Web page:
- A Care2 petition calling on Kroger Co. to open a plastic-free aisle collected more than 115,000 signatures in a week. According to EcoWatch, the campaign was launched by consumers inspired by Dutch grocery store chain Ekoplaza, which opened the world’s first plastic-free aisle last month.
- The petition states the supermarket category is responsible for 40% of the plastic packaging we use. “Because of that huge number, they must start taking responsibility for plastic products they put on their shelves and which subsequently end up in our landfills, city streets and oceans,” it says.
- A 2015 study published in Science Magazine found that about 8 million metric tons of plastic waste enters the ocean every year. A report from the Ellen MacArthur Foundation predicts there will be more plastic than fish in the sea by 2050.
When it comes to plastic pollution, there are some ominous predictions coupled with viral images that illustrate how dire the situation is globally.
The question is whether or not Kroger, the largest supermarket chain in the U.S., can pull it off. Though Ekoplaza made it work, there are just 74 stores in that system. There are 2,778 Kroger stores, so the scale is much different. But Kroger’s size is exactly why the petition is targeted at the store in the first place. Rebecca Gerber, senior director for engagement at Care2, told Supermarket News that if Kroger made the change, many other chains would likely follow.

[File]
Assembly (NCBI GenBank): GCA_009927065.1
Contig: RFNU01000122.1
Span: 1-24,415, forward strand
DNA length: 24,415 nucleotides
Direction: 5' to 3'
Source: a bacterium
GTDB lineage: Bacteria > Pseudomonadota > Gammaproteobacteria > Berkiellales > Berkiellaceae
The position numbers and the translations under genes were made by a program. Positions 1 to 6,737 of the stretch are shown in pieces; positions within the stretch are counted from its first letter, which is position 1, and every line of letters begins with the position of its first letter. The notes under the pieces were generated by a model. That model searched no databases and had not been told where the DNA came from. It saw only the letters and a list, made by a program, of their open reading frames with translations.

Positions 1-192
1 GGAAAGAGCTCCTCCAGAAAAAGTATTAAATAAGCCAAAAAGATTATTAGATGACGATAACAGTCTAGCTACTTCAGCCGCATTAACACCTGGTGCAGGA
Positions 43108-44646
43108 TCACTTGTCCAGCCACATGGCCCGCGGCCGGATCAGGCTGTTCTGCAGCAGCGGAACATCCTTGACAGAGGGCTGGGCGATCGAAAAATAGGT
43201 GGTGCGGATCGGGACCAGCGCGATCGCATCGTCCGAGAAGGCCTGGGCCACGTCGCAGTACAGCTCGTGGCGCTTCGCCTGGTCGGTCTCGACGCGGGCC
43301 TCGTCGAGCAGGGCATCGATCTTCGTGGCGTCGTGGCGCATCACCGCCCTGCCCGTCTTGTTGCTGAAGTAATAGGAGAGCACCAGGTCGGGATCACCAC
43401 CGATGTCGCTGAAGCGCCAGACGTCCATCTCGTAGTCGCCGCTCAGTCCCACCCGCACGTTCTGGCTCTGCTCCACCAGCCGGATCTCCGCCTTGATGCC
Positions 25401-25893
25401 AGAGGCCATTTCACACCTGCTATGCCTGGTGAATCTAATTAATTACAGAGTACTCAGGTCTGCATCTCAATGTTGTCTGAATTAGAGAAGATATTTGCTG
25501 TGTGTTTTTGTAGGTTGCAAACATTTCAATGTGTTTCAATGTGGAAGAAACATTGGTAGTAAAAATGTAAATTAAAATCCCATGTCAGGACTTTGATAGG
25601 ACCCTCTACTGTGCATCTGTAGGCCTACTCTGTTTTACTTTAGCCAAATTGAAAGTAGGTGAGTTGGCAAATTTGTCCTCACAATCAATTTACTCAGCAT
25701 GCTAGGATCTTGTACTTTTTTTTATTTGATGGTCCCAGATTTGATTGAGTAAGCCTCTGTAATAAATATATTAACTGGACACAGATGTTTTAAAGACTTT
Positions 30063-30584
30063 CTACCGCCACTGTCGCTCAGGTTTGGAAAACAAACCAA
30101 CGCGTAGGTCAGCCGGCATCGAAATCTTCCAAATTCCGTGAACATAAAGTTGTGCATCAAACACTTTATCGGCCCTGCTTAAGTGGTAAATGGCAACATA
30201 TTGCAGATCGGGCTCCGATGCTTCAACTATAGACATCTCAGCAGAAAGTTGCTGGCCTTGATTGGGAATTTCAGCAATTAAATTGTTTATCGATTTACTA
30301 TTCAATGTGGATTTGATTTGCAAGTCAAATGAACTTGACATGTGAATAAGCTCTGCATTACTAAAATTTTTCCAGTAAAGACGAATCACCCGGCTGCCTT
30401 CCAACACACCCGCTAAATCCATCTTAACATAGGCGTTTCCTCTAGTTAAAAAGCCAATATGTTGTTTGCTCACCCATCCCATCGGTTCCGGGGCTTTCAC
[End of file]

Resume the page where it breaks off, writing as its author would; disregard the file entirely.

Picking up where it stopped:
Huge strides have been made in alternative packaging, but not nearly enough to make a dent in plastic’s ubiquity. This movement will require much more than a large supermarket changing a single aisle systemwide. It will require a fundamental shift. Though consumers say they want change, the U.S. plastic bottle recycling rate is less than 30%. It will take a widespread adoption across the CPG space to adopt compostable or reusable packaging, similar to efforts from Pepsi and Evian. And it will take infrastructure updates to ensure there are enough facilities to support all of this recycling, according to Fast Company.
As an abundance of floating plastic takes over the oceans, adopting a plastic-free aisle would be a major PR win at the very least. At the very best, it would be an effort put forth by a company to assume a major role in curbing our plastic dependency and reducing our overall threat from polluted oceans before it’s too late.
Representatives from Kroger did not immediately respond to Food Dive's request for comment.